Friday Hassler

From Wikipedia, the free encyclopedia
Jump to: navigation, search
Raymond Hassler
FridayHasslerNASCAR.jpg
Friday Hassler in his racing vehicle (circa 1960s)
Born (1935-07-29)July 29, 1935
Chattanooga, Tennessee
Died February 17, 1972(1972-02-17) (aged 36)
Daytona Beach, Florida
Cause of death racing crash
Monster Energy NASCAR Cup Series career
135 races run over 10 years
Best finish 16th - 1971 Winston Cup Series season
First race 1960 National 400 (Charlotte)
Last race 1972 Daytona 500 Did not qualify
First win None as starter (was relief driver for Charlie Glotzbach in 1971 Volunteer 500; Glotzbach won)
Wins Top tens Poles
0* 48 2

Raymond "Friday" Hassler (July 29, 1935 – February 17, 1972) was a NASCAR Grand National and Winston Cup Series driver.[1]

Career[edit]

Hassler made his debut in 1960 but only drove a handful of races per year until 1967 when he drove 21 of the 49 races for Red Sharp and finished 32nd in points. He improved to 27th for Sharp the next year and drove his own car in 1969 to a 28th-place finish. In a late model car at the end of the year, he scored a win in the second annual Snowball Derby, now regarded as one of short track racing's most prestigious races. In 1970 he drove for James Hanley and finished 20th in points. His best season was 1971, when he drove his own car to 13 top-tens and a 16th place points result.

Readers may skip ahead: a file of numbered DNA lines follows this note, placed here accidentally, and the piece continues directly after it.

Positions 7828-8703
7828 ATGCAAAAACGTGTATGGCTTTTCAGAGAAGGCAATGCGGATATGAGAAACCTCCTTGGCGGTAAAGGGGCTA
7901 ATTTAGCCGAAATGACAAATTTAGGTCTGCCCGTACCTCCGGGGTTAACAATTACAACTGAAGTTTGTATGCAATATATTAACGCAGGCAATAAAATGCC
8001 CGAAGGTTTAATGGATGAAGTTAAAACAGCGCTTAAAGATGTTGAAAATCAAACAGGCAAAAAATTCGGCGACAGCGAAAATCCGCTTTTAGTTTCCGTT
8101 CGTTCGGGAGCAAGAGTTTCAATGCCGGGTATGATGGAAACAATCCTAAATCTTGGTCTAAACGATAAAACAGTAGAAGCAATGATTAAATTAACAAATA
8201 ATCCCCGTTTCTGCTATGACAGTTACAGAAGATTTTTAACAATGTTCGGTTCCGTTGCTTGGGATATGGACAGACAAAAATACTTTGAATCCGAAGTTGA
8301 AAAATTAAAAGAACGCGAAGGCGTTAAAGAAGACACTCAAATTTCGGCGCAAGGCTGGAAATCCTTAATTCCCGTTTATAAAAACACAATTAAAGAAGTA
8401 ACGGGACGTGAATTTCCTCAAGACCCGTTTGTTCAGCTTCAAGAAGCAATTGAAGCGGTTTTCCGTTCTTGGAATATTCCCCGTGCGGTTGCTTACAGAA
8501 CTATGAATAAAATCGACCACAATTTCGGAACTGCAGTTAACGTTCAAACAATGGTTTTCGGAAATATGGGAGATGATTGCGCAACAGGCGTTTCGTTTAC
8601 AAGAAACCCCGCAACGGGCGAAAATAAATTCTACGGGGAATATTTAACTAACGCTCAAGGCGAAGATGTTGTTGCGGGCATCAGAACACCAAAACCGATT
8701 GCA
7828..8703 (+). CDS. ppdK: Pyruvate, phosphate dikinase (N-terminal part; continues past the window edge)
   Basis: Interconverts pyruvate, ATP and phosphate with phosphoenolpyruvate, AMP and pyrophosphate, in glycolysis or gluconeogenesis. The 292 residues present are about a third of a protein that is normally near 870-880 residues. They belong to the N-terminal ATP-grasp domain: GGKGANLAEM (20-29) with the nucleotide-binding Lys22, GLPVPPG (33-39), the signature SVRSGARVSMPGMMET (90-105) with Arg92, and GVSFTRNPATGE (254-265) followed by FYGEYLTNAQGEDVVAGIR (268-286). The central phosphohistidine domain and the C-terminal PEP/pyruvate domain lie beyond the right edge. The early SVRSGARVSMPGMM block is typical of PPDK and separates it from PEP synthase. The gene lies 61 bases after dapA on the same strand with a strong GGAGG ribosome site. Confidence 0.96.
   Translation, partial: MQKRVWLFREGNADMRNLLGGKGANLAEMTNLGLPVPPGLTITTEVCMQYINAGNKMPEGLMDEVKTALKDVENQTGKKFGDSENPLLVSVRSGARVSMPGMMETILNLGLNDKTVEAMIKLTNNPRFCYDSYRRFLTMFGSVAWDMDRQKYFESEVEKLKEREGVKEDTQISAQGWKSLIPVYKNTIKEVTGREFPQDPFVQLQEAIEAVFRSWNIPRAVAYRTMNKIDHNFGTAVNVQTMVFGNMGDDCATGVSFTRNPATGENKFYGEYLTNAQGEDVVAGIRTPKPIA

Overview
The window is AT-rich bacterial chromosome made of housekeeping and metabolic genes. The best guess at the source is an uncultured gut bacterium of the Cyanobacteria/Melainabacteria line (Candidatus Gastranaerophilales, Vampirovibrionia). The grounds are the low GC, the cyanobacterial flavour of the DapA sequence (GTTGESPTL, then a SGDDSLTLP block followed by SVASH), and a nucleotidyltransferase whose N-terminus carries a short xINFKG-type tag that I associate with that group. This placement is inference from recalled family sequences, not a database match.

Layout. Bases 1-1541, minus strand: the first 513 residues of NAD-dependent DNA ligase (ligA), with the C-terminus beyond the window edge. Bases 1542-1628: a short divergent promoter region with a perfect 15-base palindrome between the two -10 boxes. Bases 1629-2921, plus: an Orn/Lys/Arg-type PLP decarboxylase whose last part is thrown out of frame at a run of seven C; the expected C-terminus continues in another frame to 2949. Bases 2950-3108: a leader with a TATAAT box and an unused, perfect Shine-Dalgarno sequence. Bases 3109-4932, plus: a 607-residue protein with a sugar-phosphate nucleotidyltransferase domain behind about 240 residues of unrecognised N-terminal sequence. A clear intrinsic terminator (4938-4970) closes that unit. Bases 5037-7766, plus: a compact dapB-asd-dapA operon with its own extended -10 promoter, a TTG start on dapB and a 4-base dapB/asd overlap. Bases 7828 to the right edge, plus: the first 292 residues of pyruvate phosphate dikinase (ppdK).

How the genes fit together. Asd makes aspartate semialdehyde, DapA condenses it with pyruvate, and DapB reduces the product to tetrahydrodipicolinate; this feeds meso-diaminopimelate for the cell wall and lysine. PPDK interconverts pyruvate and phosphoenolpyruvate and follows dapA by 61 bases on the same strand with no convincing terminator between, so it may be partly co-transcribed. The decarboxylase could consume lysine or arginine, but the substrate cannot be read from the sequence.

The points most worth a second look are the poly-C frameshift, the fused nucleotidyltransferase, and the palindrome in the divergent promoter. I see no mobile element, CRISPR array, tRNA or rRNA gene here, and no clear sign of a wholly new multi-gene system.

At the 1971 Volunteer 500 at Bristol Motor Speedway, Hassler was a relief driver for race winner Charlie Glotzbach.[2] It was not an official win for Hassler and its only one of three instances where two drivers drove the winning car in a NASCAR premier series race.

Hassler died[3] in a crash during the first Daytona 500 qualifying race in 1972 at the age of 36 and the peak of his career. The accident happened on lap 19 and was started when the car of David Ray Boggs cut a tire.

Hassler is prominently featured in the 1975 book The World's Number One, Flat-Out, All-Time Great Stock Car Racing Book by Jerry Bledsoe. His son Jay lives in the Hixson area, owning an equipment rental firm, and has raced an occasional super late model at Five Flags Speedway where his father won the Snowball.

References[edit]

  1. ^ "Racing information for Friday Hassler". Racing Reference. Retrieved 2012-04-23. 
  2. ^ "Glotzbach wins 500 at Bristol". Google News. Retrieved 2012-04-23. 
  3. ^ "Isaac, Allison capture wins in 125-mile races". Google News. Retrieved 2012-04-23. 

External links[edit]

Achievements
Preceded by
Wayne Niedecken, Sr.
Snowball Derby Winner
1969
Succeeded by
Wayne Niedecken, Sr.